Socialist Worker

Strikes stop all forced job cuts at Liverpool University

by Mark O’Brien
Issue No. 2775

UCU union members rally in Liverpool

UCU union members rally in Liverpool (Pic: John Carr)


Strikers at the University of Liverpool have won a fantastic victory to save jobs—stopping every compulsory redundancy bosses had planned.

University bosses announced plans in January to put the jobs of 47 health lecturers and researchers at risk.

But UCU union members responded with two rounds of strikes.

They also delivered a marking and assessment boycott that meant the university couldn’t issue marks and degrees for 1,500 students.

With each round of action, the number of jobs at risk came down. As of last week two jobs were still under threat.

Vindictively, managers had by now withdrawn voluntary severance offers. But UCU members had always said there was only one acceptable number—zero. They had voted to strike this week, determined to prevent every last redundancy,

The threat of further strikes forced bosses to go back to offering voluntary severance, and with improvements won earlier in negotiations.

This change stance successfully resolved the last two cases, and the redundancy list was closed.

This was a bottom-up strike in every sense.

Strike meetings took place every morning throughout the entire campaign—93 meetings altogether.

The attendance never dropped below 200 all through the summer. Strikers constantly talked with one another through a WhatsApp group of 220 people.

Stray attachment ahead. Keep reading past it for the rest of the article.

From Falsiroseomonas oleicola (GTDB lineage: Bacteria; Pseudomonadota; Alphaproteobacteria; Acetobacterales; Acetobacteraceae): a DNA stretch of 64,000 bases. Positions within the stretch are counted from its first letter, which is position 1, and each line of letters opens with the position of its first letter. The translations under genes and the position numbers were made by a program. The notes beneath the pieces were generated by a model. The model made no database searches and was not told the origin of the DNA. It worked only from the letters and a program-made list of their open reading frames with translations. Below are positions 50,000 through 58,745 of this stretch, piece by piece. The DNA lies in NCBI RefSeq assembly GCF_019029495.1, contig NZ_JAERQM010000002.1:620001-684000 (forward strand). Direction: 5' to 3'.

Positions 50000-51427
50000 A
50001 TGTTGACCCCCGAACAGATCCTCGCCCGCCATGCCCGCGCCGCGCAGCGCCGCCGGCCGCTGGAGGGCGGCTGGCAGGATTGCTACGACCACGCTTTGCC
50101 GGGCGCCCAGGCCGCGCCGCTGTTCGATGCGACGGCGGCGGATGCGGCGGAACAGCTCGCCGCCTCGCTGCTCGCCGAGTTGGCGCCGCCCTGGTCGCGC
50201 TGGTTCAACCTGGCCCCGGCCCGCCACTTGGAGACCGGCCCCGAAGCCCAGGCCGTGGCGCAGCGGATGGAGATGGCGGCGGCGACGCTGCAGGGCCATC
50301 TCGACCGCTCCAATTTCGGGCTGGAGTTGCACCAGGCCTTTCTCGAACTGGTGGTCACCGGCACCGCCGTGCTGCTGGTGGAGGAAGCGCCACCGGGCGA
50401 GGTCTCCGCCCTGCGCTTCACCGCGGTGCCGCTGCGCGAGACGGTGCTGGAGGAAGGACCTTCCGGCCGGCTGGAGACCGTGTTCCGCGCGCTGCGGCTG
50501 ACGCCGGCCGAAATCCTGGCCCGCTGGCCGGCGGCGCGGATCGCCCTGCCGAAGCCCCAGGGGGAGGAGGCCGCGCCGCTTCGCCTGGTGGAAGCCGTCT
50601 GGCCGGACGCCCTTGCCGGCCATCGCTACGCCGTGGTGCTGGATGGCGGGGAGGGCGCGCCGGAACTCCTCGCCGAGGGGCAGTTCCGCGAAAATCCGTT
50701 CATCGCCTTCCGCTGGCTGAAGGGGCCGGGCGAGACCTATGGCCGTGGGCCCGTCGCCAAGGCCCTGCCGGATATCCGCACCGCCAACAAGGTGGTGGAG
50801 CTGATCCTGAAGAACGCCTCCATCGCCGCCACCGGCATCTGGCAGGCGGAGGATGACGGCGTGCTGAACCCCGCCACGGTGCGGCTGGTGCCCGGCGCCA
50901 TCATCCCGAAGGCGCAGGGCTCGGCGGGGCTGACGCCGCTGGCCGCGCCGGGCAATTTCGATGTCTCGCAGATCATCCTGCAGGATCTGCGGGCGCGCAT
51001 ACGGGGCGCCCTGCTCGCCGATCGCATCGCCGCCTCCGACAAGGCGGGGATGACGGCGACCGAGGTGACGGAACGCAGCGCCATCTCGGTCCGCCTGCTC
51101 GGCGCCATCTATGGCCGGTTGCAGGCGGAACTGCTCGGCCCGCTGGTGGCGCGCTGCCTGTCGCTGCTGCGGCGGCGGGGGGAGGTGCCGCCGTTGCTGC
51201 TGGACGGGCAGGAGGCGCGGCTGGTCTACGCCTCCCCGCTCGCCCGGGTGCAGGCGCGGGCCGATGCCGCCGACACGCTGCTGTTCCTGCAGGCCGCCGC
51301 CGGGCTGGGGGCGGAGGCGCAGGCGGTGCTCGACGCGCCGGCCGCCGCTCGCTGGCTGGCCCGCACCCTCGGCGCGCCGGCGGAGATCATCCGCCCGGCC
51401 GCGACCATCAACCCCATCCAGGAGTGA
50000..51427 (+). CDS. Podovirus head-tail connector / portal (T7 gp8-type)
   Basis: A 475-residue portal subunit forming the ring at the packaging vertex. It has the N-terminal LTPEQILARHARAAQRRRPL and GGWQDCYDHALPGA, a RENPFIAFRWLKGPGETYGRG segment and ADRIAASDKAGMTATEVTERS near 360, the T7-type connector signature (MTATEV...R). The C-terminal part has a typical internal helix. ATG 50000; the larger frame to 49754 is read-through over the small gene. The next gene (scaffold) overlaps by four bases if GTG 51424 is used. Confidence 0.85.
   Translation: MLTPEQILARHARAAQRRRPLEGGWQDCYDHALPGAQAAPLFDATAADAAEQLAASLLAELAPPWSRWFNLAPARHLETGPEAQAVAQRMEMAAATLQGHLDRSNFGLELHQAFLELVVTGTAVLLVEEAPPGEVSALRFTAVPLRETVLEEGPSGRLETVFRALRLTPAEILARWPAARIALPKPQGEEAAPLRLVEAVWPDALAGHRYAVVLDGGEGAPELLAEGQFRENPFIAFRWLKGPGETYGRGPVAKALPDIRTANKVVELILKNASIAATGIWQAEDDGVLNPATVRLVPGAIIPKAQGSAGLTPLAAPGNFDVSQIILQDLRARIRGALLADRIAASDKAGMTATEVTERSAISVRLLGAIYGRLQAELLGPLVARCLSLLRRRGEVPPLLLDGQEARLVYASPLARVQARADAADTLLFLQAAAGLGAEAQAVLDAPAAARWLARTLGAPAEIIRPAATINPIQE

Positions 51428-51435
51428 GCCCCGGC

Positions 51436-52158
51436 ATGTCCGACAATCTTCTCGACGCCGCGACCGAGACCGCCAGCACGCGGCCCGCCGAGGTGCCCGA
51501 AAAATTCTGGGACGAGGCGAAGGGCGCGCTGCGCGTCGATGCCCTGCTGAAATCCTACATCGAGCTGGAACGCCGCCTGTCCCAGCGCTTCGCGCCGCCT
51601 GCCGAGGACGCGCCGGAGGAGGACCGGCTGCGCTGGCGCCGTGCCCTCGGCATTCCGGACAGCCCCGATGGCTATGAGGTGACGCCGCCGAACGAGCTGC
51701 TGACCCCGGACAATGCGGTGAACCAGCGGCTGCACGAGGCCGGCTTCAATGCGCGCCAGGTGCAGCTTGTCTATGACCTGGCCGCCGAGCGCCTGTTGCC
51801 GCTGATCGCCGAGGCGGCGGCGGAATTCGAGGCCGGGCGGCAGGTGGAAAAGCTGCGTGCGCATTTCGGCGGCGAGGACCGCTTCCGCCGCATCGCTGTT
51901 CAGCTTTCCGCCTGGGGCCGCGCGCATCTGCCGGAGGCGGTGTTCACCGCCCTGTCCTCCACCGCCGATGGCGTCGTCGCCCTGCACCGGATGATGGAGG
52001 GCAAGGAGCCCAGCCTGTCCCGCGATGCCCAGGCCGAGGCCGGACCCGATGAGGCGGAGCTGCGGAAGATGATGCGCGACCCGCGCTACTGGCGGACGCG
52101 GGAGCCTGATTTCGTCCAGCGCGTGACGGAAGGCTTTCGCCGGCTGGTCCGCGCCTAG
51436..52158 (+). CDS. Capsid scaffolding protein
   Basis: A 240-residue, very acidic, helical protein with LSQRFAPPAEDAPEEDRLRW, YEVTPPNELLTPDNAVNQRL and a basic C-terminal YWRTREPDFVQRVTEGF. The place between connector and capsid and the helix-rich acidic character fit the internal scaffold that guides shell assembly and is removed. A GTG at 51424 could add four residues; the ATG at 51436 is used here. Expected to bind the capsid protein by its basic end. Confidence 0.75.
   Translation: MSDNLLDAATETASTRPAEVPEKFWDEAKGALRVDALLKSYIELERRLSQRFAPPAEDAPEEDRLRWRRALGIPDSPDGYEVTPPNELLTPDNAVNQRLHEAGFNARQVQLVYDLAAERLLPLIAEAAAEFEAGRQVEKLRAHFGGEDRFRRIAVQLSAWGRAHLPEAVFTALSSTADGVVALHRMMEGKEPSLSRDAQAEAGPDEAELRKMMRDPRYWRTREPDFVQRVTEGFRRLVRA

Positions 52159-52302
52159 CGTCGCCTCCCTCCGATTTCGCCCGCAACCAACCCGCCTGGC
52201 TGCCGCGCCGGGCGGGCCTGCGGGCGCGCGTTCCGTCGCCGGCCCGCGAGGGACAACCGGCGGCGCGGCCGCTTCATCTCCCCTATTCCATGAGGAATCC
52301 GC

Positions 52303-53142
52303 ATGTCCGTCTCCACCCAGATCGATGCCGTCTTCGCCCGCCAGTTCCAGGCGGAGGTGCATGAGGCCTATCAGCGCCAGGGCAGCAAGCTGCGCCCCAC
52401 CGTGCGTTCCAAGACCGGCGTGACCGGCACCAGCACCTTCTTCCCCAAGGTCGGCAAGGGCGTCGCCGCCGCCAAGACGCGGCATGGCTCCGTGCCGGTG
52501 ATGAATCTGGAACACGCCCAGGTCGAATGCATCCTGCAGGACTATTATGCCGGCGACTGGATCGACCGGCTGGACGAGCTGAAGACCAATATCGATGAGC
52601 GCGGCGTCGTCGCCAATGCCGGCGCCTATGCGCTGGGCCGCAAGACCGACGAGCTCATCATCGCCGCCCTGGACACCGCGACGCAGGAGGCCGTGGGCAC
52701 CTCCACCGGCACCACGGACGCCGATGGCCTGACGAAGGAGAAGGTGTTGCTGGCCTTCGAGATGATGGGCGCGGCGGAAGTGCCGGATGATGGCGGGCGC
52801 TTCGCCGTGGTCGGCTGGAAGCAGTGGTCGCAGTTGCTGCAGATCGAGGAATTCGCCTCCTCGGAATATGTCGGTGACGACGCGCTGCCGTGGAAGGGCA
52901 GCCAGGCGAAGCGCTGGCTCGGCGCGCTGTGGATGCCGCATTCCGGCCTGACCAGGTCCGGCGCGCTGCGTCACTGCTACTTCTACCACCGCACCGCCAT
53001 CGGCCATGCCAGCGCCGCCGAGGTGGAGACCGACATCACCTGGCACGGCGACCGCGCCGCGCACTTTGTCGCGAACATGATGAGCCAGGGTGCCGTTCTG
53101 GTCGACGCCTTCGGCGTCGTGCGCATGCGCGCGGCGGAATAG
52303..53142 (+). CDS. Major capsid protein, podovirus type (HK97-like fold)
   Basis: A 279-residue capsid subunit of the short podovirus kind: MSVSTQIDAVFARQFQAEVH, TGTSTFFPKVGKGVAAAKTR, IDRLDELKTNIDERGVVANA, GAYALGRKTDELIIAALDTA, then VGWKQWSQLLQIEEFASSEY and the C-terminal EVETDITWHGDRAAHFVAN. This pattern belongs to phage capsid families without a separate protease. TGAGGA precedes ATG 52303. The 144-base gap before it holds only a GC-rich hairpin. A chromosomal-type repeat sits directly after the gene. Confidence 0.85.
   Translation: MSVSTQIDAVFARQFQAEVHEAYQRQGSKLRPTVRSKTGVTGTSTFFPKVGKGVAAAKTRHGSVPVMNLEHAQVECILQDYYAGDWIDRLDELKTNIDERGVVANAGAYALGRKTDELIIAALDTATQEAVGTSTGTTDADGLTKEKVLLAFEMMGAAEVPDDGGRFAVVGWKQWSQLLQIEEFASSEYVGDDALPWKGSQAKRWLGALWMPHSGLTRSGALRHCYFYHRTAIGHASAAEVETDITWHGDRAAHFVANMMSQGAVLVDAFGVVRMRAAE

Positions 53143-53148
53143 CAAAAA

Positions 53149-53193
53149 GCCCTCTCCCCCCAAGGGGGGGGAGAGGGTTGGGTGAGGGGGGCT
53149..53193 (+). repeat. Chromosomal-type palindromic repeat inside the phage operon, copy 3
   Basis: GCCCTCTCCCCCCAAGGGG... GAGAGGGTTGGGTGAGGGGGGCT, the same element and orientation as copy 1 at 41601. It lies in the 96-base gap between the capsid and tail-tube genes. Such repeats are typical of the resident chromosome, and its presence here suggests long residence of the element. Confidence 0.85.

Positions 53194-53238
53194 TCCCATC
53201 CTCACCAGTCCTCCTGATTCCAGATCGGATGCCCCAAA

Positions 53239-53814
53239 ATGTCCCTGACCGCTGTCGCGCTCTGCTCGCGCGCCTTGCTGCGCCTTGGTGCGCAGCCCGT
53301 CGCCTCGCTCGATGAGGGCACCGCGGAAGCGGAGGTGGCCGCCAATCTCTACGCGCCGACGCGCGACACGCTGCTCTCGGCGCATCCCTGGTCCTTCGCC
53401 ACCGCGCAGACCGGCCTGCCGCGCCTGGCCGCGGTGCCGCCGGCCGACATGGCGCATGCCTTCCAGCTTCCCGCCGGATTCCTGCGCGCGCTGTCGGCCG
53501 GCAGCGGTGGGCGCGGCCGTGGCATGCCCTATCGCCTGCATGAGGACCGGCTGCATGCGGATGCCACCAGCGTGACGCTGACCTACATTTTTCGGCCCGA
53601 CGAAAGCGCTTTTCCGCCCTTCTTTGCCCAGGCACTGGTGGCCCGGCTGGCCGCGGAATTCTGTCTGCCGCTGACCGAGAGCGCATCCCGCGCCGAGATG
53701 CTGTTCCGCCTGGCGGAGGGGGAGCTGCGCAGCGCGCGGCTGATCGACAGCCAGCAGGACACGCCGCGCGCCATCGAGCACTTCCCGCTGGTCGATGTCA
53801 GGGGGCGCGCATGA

The solidarity work was extraordinary.

We had online rallies, invitations to speak to trade union branches coming in every day, and many tens of thousands of pounds in donations. This was all made possible by extensive national and local informal networks built by union activists.

During the marking boycott, members without teaching duties helped by sharing a proportion of their wages.

The fight was run with an unusual level of self-reliance.

Along with providing financial support in hardship cases, the UCU branch issued its own strike pay to members for the August strike period.

Local officers, reps and members also had to argue with the national union over crucial aspects of the dispute.

Members had to push the union to authorise the October strike days—and notification only finally went to bosses two minutes before the deadline.

This hard-fought for outcome should be seen as an inspiration to all trade unionists.

We can fight, even in very difficult circumstances, and we can win.


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